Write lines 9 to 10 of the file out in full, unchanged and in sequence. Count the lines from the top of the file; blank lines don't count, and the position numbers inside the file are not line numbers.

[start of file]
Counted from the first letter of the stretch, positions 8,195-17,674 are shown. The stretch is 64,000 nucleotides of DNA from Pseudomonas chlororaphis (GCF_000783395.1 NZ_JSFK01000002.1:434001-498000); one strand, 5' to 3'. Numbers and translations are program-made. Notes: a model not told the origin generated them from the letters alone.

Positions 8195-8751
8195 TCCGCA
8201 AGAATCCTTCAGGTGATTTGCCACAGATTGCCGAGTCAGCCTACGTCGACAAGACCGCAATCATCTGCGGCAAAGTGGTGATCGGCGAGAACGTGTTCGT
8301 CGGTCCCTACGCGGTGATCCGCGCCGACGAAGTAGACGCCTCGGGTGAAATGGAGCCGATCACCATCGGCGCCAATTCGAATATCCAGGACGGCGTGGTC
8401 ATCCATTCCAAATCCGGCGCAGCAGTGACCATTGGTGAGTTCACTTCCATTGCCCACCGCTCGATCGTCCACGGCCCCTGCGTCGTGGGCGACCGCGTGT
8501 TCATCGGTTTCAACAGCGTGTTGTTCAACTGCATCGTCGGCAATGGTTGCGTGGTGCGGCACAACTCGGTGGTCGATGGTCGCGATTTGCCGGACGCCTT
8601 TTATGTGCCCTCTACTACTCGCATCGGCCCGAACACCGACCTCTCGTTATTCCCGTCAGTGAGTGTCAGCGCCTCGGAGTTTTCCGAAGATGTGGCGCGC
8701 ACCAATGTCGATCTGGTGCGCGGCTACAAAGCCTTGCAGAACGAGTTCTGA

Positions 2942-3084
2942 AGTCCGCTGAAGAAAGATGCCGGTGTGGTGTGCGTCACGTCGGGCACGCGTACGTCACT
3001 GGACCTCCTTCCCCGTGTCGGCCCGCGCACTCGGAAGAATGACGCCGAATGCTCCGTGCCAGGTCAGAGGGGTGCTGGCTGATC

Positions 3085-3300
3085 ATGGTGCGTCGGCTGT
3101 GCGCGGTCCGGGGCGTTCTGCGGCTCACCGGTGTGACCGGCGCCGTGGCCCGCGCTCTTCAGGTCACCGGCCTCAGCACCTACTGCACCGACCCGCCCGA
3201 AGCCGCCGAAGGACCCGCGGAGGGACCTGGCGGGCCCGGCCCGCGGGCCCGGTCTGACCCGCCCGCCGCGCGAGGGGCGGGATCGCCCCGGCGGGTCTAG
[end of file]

8701 ACCAATGTCGATCTGGTGCGCGGCTACAAAGCCTTGCAGAACGAGTTCTGA

Positions 2942-3084